Flies Enter a Closed Mouth

This is Ben Belitt’s translation of Pablo Neruda’s poem. I couldn’t find the Belitt translation elsewhere on the internet, and I think it’s just beautiful. I highly recommend picking up the complete volume, Five Decades: 1925-1970, which features each poem in English laid out line-by-line with the original Spanish. It is exceptional. It’s also worthwhile to compare this translation to the original and Stephen Mitchell‘s.

Flies Enter a Closed Mouth

Why, with these red fires, are the rubies
ready to burst into flame?

Why is the heart of the topaz
yellow with honeycombs?

Why is it the rose’s vagary
to change the color of its dreams?

Why did the emerald freeze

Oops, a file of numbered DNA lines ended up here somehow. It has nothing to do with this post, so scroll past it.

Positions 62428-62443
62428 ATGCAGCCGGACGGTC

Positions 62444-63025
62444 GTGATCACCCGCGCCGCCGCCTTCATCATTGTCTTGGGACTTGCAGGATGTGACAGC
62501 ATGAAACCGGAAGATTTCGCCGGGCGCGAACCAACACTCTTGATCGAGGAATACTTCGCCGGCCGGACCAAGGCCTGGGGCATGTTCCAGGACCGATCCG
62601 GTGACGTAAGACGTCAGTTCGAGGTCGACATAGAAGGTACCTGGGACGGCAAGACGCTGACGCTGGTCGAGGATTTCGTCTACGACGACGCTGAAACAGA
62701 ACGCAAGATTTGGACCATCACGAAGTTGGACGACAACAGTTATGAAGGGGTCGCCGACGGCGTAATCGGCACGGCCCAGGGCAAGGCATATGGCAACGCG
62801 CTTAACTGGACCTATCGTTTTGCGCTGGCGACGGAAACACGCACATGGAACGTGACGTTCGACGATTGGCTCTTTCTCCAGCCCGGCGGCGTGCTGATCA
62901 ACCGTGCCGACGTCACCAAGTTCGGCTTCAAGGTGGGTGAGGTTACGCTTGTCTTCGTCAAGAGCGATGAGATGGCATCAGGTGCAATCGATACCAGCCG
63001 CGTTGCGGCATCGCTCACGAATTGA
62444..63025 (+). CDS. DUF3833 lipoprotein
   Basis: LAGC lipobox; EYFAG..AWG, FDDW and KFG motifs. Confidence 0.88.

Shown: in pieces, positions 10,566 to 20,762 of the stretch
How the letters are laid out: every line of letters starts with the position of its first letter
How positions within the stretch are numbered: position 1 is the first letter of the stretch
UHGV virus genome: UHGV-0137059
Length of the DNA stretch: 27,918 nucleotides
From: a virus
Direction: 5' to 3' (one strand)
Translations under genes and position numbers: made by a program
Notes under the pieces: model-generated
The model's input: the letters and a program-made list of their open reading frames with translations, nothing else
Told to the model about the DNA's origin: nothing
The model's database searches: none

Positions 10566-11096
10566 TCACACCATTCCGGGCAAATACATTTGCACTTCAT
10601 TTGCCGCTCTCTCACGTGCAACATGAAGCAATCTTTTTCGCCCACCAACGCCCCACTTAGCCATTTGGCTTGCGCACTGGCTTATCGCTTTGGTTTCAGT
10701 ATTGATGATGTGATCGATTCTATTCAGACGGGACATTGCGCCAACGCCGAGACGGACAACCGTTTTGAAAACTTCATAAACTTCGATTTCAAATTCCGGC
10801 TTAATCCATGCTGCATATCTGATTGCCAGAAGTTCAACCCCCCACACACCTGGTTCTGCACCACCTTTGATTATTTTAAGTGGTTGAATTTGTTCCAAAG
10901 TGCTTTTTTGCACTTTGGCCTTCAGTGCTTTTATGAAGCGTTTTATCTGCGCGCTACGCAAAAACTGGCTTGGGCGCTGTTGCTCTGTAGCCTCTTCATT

like a drowned submarine?

And why does the sky pale
in the starlight of June?

Where does the lizard buy
fresh paint for its tail?

Where is the subterranean fire
that revives the carnations?

Where does the salt get
that look of transparency?

Where did the coal sleep
before it woke to its darkness?

And wher, where does the tiger guy
the stripes of its mourning, it’s markings of gold?

When did the honeysuckle first
sense its own perfume?

When did the pine take account
of its fragrant conclusion?

When did the lemons learn
the same creed as the sun?

When did smoke learn how to fly?

When do roots talk with each other?

How do stars get their water?
Why is the scorpion venomous
and the elephant benign?

What are the tortoise’s thoughts?
To which point do the shadows withdraw?
What is the song of the rain’s repetitions?
Where do birds go to die?
And why are leaves green?

What we know comes to so little,
what we presume is so much
what we learn, so laborious,
we can only ask questions and die.
Better save all our pride
for the city of the dead
and the day of the carrion:
there, when the wind shifts
through the hollows of your skull
it will show you all manner of
enigmatical things, whispering truths in the
void where your ears used to be.